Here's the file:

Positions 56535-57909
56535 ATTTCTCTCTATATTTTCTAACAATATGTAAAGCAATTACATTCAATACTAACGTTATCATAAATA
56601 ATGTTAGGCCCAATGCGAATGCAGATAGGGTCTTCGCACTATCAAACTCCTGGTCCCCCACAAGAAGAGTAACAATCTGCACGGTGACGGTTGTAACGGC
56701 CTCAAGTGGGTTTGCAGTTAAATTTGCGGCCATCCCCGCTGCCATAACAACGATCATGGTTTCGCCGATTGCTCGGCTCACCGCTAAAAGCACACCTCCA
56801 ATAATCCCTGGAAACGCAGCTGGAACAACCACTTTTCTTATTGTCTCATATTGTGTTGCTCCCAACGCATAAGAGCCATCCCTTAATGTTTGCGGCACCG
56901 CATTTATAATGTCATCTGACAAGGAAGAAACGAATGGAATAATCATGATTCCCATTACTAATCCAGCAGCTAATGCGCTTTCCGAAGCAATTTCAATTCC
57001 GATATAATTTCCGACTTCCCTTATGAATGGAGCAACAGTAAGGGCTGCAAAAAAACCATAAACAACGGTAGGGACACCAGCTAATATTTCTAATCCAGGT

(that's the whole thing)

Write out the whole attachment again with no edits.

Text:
Positions 56535-57909
56535 ATTTCTCTCTATATTTTCTAACAATATGTAAAGCAATTACATTCAATACTAACGTTATCATAAATA
56601 ATGTTAGGCCCAATGCGAATGCAGATAGGGTCTTCGCACTATCAAACTCCTGGTCCCCCACAAGAAGAGTAACAATCTGCACGGTGACGGTTGTAACGGC
56701 CTCAAGTGGGTTTGCAGTTAAATTTGCGGCCATCCCCGCTGCCATAACAACGATCATGGTTTCGCCGATTGCTCGGCTCACCGCTAAAAGCACACCTCCA
56801 ATAATCCCTGGAAACGCAGCTGGAACAACCACTTTTCTTATTGTCTCATATTGTGTTGCTCCCAACGCATAAGAGCCATCCCTTAATGTTTGCGGCACCG
56901 CATTTATAATGTCATCTGACAAGGAAGAAACGAATGGAATAATCATGATTCCCATTACTAATCCAGCAGCTAATGCGCTTTCCGAAGCAATTTCAATTCC
57001 GATATAATTTCCGACTTCCCTTATGAATGGAGCAACAGTAAGGGCTGCAAAAAAACCATAAACAACGGTAGGGACACCAGCTAATATTTCTAATCCAGGT